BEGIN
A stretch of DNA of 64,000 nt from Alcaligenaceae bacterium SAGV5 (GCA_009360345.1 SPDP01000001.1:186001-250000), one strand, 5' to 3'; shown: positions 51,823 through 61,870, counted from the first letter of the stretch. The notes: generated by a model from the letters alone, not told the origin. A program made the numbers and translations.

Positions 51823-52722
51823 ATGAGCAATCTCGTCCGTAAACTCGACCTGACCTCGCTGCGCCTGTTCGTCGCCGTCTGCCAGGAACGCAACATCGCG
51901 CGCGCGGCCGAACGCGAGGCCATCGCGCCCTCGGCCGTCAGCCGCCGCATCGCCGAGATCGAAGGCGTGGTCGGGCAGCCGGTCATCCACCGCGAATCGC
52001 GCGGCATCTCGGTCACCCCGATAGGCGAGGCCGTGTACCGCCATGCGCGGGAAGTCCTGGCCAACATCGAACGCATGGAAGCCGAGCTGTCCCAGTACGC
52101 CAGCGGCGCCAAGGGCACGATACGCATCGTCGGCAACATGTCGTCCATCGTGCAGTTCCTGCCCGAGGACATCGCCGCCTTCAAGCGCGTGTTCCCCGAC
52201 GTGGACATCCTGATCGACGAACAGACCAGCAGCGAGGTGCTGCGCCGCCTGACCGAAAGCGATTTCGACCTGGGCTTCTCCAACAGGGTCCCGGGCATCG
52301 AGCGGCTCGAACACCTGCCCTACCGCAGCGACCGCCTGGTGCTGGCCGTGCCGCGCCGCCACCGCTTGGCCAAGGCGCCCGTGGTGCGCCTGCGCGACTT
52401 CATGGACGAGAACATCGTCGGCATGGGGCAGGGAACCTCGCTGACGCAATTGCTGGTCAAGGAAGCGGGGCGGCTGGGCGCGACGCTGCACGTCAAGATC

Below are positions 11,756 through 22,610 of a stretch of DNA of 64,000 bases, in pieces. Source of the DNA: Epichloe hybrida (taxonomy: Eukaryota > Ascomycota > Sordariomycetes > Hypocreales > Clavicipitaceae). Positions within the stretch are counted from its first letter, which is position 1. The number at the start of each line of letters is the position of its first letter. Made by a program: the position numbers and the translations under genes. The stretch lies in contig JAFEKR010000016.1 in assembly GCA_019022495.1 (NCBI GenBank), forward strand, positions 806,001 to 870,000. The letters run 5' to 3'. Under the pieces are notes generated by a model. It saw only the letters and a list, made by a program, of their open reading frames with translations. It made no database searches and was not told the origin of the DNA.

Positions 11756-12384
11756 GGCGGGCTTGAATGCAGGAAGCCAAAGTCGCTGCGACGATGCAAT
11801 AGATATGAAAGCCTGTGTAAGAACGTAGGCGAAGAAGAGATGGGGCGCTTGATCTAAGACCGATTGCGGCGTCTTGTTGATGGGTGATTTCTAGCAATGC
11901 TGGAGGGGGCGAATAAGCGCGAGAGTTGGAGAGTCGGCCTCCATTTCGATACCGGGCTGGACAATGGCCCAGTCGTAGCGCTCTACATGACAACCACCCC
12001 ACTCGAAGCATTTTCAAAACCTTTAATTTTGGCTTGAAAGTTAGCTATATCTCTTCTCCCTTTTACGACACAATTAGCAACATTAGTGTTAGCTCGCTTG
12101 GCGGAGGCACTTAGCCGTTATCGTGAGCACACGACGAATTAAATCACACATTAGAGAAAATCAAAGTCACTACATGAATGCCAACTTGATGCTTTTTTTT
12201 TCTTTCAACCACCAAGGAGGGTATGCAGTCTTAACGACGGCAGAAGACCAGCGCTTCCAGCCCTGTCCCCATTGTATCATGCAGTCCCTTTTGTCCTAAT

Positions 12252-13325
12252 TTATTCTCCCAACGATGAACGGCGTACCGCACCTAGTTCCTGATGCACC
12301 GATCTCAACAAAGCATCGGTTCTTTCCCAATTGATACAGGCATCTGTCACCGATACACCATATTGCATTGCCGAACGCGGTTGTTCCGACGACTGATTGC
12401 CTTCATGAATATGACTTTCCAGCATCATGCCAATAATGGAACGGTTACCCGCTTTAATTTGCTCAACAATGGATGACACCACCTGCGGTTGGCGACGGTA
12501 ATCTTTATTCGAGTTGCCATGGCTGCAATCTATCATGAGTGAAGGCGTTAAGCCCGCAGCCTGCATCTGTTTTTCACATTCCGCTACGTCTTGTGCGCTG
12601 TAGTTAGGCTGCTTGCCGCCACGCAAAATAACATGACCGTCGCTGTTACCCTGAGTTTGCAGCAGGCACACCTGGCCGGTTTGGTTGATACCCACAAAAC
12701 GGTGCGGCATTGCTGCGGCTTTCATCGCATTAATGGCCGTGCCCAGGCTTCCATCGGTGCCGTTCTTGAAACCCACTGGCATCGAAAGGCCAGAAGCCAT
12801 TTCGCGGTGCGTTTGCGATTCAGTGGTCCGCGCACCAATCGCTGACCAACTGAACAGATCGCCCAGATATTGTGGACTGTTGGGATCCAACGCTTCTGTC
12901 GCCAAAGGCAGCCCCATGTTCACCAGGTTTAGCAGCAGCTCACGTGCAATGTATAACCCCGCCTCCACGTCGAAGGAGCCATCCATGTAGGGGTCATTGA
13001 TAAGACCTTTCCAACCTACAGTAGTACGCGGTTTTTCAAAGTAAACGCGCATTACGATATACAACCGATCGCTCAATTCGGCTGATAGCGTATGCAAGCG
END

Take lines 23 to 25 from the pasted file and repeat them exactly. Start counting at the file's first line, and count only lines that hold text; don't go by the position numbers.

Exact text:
12601 TAGTTAGGCTGCTTGCCGCCACGCAAAATAACATGACCGTCGCTGTTACCCTGAGTTTGCAGCAGGCACACCTGGCCGGTTTGGTTGATACCCACAAAAC
12701 GGTGCGGCATTGCTGCGGCTTTCATCGCATTAATGGCCGTGCCCAGGCTTCCATCGGTGCCGTTCTTGAAACCCACTGGCATCGAAAGGCCAGAAGCCAT
12801 TTCGCGGTGCGTTTGCGATTCAGTGGTCCGCGCACCAATCGCTGACCAACTGAACAGATCGCCCAGATATTGTGGACTGTTGGGATCCAACGCTTCTGTC